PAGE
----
I know. It’s been awhile. Here’s how it happened: I started working; we fell (fairly easily) into a new routine; baby got a cold; a major holiday happened; new routine was a bust; baby’s sleep patterns were a mess; mom got the cold; mom became increasingly despondent about life; mom got better; mom realized it’s time to start making self-care a priority; routine was reinstated; baby’s sleep patterns got a little more predictable; life returned to sort-of normal.
And… we’re back.
Today’s post comes with a TMI warning, but I'd like to talk about why I really stopped running. I’ve thought about whether or not I actually want to post about this, but here’s the deal: I have a decent number of friends and acquaintances who have given birth in the last few years. And if there’s anything new moms can talk about, it’s their birth experience in (sometimes horrific) detail. And really, the ladies on deck want to know these things because it’s helpful to have an idea of the range of birth experiences you can have, from the no-big-deal to the DEAR-GOD-HELP-US-ALL-OH-THE-HUMANITY.
Going into having a baby, I thought I had heard a fair number of “horror stories” about the birthing process and what to expect postpartum. Maybe I'm just living under a rock, but what happened to me around eight weeks postpartum is not something I had heard anyone talk about, though according to websites and doctors it’s not uncommon among women who recently gave birth. At the time it happened, I didn’t actually have the words to describe what was going on.
Anyway, TMI, you’ve been warned.
I stopped running because I had a bladder prolapse. From WebMD:
In women, the front wall of the vagina supports the bladder. This wall can weaken or loosen with age. Significant bodily stress such as childbirth can also damage this part of the vaginal wall. If it deteriorates enough, the bladder can prolapse, meaning it is no longer supported and descends into the vagina.
Leading up to the prolapse, whenever I ran or did higher intensity cardio, stuff in that area felt... loose. Loose enough that I wasn't comfortable. Loose enough that my attempts to run quickly became walks. But I figured it was just a normal part of postpartum recovery. That is until I was hanging out one day, minding my own business, when I felt a "thud," like something had fallen out of place, and sure enough it had. YOU WERE WARNED. Honest to God, I had no idea what was happening, could not even wrap my head around how to describe this to the Google, and thought I was going to be rushed into surgery to fix whatever it was that was falling out of me.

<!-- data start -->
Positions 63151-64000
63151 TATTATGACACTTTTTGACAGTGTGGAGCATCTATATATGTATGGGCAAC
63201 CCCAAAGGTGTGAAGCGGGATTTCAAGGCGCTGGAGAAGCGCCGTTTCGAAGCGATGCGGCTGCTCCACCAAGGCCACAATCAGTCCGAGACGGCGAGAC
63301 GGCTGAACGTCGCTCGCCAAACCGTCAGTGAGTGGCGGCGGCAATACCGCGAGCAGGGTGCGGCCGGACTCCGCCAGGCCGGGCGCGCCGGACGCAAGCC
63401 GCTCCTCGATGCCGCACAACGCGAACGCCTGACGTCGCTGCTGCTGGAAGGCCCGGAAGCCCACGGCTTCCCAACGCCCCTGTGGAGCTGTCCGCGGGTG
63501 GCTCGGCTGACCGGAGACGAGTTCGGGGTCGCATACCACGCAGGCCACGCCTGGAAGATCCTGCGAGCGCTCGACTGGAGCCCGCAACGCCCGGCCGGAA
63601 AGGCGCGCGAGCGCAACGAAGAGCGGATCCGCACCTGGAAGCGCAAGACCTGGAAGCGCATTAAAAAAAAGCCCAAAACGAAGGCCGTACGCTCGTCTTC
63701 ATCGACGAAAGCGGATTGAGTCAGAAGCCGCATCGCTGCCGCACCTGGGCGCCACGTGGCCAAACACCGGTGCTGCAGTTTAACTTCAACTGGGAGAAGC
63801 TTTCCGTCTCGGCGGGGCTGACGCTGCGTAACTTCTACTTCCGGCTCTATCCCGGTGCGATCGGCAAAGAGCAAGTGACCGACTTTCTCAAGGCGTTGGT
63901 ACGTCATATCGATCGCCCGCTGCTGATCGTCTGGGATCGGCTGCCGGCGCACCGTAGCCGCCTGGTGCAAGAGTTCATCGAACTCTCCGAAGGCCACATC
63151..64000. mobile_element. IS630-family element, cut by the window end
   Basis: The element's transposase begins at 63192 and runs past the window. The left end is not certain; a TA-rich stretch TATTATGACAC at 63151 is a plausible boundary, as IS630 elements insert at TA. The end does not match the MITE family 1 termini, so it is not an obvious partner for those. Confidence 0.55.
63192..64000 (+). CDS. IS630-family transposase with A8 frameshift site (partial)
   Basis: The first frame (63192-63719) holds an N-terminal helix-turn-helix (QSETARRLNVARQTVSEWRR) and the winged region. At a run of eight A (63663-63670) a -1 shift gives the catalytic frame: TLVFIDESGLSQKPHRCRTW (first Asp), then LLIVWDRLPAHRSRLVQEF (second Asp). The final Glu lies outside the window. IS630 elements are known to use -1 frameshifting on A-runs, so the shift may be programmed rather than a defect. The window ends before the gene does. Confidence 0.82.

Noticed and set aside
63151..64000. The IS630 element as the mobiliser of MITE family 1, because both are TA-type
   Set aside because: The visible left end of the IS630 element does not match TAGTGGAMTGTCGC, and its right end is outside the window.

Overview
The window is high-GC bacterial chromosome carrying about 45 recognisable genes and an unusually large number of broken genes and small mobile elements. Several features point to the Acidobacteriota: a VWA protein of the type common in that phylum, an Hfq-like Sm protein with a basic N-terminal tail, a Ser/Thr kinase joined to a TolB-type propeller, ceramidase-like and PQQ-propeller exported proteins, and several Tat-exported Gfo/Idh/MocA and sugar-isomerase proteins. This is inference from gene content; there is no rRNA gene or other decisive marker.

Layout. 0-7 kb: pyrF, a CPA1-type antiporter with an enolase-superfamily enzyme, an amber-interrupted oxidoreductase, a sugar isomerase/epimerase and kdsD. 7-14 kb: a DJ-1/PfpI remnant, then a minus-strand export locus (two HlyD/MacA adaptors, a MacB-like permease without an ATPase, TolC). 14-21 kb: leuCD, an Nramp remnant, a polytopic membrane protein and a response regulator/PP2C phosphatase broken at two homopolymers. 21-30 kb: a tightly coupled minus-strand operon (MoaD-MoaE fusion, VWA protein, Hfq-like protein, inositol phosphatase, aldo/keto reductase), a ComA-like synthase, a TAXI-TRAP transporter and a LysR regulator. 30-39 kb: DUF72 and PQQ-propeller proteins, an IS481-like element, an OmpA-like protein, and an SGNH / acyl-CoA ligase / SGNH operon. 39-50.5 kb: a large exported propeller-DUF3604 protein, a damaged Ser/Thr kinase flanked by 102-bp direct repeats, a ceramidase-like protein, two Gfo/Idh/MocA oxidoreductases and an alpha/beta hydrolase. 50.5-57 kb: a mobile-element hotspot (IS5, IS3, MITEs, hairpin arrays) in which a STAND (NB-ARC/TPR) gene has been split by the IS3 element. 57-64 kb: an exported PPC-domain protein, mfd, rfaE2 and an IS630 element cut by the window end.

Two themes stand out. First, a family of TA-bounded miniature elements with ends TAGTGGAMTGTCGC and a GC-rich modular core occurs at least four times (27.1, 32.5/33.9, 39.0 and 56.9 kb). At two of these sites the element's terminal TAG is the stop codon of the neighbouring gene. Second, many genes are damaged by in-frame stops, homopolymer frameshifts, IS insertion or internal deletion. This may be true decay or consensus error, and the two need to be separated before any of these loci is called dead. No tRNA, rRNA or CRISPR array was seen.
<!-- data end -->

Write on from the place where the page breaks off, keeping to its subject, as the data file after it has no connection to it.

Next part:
Turns out, it's not that serious (at least not the kind of prolapse I have, there are other kinds that are far more serious). My lady doctor told me it was "no big deal" (which she annoyingly has a habit of saying about a lot of stuff, which I'm sure is really "no big deal," but feels like a big deal to me) and that because I was only eight weeks postpartum there was nothing they would do at that point. I told to "keep doing kegels" and call at 12 weeks postpartum if it was still bothering me, and sent on my merry way. I resolved to stop running, in the hopes that it would help me heal because it's pretty impossible to support your pelvic floor (hold a kegel) while participating in higher intensity cardio. I went to yoga; I did kegals; I waited for it to get better. It didn't get worse, but it didn't really stop feeling uncomfortable either.
More than anything though, I was angry. I'm lucky enough that I don't have a lot of experience feeling like my body has failed me. But that's exactly what it felt like. I couldn't do the things I wanted to do (i.e., run) because of the prolapse. It was affecting my quality of life. Of course, my maternity leave ended at 12 weeks and I went back to work, and our family had to readjust and I didn't get around to calling the doc for a few weeks.
But then, after neglecting self care for a few weeks, I hit a wall. I knew that working out couldn't be top of the priority list, but after not working out at all for almost a month, my mood was starting to suffer. And since it's harder with baby/work/family/life to be on a gym's group fitness schedule, I decided it was time to start running again. So I called my doctor who referred me to a specialist, a urogynecologist.
Who knew that was a thing, right?
The news is pretty good. First off, my prolapse is mild to moderate, skewing more toward mild than moderate. My pelvic floor strength is good, especially considering I'm only 18 (I think?) weeks postpartum. Apparently, it can take a full nine months for your pelvic floor to recover from childbirth, longer if you're breastfeeding, so I'm actually doing pretty well. The doctor also reassured me that nothing I did (like running or Zumba during or post-pregnancy) caused this to happen; I can blame this on pushing out an 8 lbs+ baby, 100 percent. The symptoms I have will get better with physical therapy (yes! there are PTs who focus entirely on the pelvic floor, who knew?), but the bad news is, like so many things, things aren't ever going to be exactly the same as they were before Emme.
So what now? I don't feel angry anymore now that I have some answers and an action plan. I start PT this weekend. And I'm getting fitted for a pessary, which will make exercise more comfortable. And with the doctor's reassurance that it won't make anything worse, I've started running again.
Anyway, as much as I'm not super comfortable sharing this embarrassing issue, I figured if I had no idea what this was, other people out there are similarly confused/horrified/upset by their own postpartum prolapse experiences, and maybe it would help to know that they aren't alone. And this blog started as a place to chronicle my fitness journey and this directly impacts that. So, there you have it. Real talk.